Based on investigations described above we may offer the novel concept of the following security system. The system is based on a novel THz diffractive optics for scanning the person (without the application of THz laser) and on a sensitive scheme for the detection of the reflected and scattered THz radiation (Figure 4). Novel security system working similar to a laser security system: a THz/MMW source is a concentrated MMW/THz source that puts out a straight line “pencil beam” THz/MMW. The imaging systems rely on advanced MMW/THz technology . The development of enabling technology, namely, sensitive detector arrays and MMW/THz diffractive optics, will allow to build compact, easy-to-use MMW/THz imaging systems without expensive cost THz laser. Also miniaturized THz sources with sufficient output power, uncooled 2-dimensional detector arrays for real-time data acquisition, and high-efficient THz optics are fundamental components for handheld THz illumination and imaging systems.
- Richard Gaughan. How Do Laser Security Systems Work?, http://science.opposingviews.com/laser-security-systems-work-1631.html.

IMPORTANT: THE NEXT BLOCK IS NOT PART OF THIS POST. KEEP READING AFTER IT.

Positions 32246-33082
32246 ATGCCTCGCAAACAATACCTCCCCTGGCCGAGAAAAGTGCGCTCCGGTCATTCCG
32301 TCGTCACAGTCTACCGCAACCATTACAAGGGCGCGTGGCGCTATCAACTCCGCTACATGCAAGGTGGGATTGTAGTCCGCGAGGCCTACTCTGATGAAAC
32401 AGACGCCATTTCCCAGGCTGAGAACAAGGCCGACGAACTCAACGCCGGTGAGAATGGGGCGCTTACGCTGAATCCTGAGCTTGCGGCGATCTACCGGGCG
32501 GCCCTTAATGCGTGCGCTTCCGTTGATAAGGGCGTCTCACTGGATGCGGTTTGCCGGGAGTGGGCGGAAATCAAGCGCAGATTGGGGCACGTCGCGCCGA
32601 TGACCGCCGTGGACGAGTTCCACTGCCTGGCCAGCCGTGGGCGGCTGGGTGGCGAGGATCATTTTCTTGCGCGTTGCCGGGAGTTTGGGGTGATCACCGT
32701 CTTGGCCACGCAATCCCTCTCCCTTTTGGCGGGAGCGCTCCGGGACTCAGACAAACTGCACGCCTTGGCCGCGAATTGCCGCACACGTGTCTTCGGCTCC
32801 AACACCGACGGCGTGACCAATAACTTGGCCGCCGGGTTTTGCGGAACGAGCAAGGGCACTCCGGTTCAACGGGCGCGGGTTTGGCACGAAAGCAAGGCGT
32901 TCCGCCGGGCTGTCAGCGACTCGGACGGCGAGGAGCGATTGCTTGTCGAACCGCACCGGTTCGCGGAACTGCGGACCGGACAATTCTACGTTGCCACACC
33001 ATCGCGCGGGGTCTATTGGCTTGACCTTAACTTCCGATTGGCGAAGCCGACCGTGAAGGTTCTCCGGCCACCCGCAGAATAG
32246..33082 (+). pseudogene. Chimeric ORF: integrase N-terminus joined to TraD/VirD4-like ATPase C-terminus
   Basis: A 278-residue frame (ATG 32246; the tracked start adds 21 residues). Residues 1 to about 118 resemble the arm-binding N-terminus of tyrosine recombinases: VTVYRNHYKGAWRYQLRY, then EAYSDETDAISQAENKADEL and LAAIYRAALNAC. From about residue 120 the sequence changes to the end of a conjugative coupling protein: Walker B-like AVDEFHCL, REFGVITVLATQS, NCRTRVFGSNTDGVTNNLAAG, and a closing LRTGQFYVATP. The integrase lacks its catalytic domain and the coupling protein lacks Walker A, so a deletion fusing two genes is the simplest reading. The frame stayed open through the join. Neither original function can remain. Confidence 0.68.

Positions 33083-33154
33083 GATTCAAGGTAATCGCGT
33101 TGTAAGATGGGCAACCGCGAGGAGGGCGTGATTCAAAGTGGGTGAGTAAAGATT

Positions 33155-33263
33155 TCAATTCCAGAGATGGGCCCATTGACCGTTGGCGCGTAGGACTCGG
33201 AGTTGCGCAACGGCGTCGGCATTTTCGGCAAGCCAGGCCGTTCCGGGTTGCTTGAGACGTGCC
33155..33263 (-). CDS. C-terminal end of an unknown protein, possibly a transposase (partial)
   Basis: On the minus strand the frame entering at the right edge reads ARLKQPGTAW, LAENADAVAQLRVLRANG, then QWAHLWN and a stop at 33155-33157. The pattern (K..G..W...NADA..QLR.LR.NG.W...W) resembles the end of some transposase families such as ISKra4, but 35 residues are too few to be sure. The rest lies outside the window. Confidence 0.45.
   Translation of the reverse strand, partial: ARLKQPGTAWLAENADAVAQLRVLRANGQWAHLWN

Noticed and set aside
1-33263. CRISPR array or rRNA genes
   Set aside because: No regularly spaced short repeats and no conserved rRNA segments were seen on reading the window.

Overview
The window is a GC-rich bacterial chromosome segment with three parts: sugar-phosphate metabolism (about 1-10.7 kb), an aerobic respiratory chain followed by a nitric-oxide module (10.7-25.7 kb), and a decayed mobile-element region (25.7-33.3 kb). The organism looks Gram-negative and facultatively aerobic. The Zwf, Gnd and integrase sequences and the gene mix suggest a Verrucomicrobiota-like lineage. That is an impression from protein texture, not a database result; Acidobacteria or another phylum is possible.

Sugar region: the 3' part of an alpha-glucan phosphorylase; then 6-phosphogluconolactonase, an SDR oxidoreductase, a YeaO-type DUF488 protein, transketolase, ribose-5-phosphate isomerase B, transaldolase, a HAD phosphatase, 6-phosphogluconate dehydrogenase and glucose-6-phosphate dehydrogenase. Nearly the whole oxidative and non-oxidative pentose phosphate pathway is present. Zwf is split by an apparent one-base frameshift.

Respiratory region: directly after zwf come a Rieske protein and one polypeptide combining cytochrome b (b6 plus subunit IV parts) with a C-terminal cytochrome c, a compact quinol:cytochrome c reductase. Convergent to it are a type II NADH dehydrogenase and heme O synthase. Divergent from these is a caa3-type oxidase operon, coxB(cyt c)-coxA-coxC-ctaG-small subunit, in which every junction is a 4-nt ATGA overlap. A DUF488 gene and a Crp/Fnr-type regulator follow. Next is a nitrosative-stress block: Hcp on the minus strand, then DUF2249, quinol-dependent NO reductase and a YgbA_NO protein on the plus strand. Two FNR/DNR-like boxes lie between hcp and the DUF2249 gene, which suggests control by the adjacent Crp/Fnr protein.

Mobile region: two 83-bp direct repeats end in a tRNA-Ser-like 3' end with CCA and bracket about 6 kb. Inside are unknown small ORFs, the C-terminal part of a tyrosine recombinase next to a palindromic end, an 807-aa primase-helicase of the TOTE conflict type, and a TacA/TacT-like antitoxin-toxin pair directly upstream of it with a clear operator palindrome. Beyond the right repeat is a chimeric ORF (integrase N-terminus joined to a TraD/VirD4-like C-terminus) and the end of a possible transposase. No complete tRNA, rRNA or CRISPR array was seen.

- K. Su, L. Moeller, R. B. Barat, and J. F. Federici, “Experimental comparison of terahertz and infrared data signal attenuation in dust clouds,” Journal of the Optical Society of America A, vol. 29, no. 11, pp. 2360–2366, 2012.
- L. Yun-Shik, Principles of Terahertz Science and Technology, Springer, 2008.
- R. M. Herman and T. A. Wiggins, “Production and uses of diffractionless beams,” Journal of the Optical Society of America A, vol. 8, pp. 932–942, 1991.
- I. A. Mikhaltsova, V. I. Nalivaiko, and I. S. Soldatenkov, “Kinoform axicons,” Optik, vol. 67, no. 3, pp. 267–278, 1984.
- I. V. Minin and O. V. Minin, “Active millimeter/THz waves high-quality 3D imaging for scientific, medical and homeland security applications,” in Proceeding of an International Joint Conference of 4th ESA Workshop on Millimeter Wave Technology and Applications, The 8th Topical Symposium on Millimeter Waves (TSMMW '06,) The 7th MINT Millimeter Wave International Symposium (MINTMIS '06), pp. 131–136, MilliLab, February 2006.
- M. Born and E. Wolf, Principles of Optics, Cambridge University Press, 7th edition, 1999.
- F. X. Baibulatov, I. V. Minin, and O. V. Minin, “Investigation of the focusing properties of the Fresnel zonel plate,” Journal of Communications Technology and Electronics, vol. 30, no. 9, pp. 1034–1039, 1985.
- O. V. Minin and I. V. Minin, Diffractional Optics of Millimeter Waves, IOP Publisher, Boston, Mass, USA, 2004.
- I. V. Minin, “Scanning properties of the diffractive “lens-plus-axicon” lens in THz,” in Proceedings of the 11th Microcoll Symposium, pp. 233–236, Budapest, Hungary, September 2003.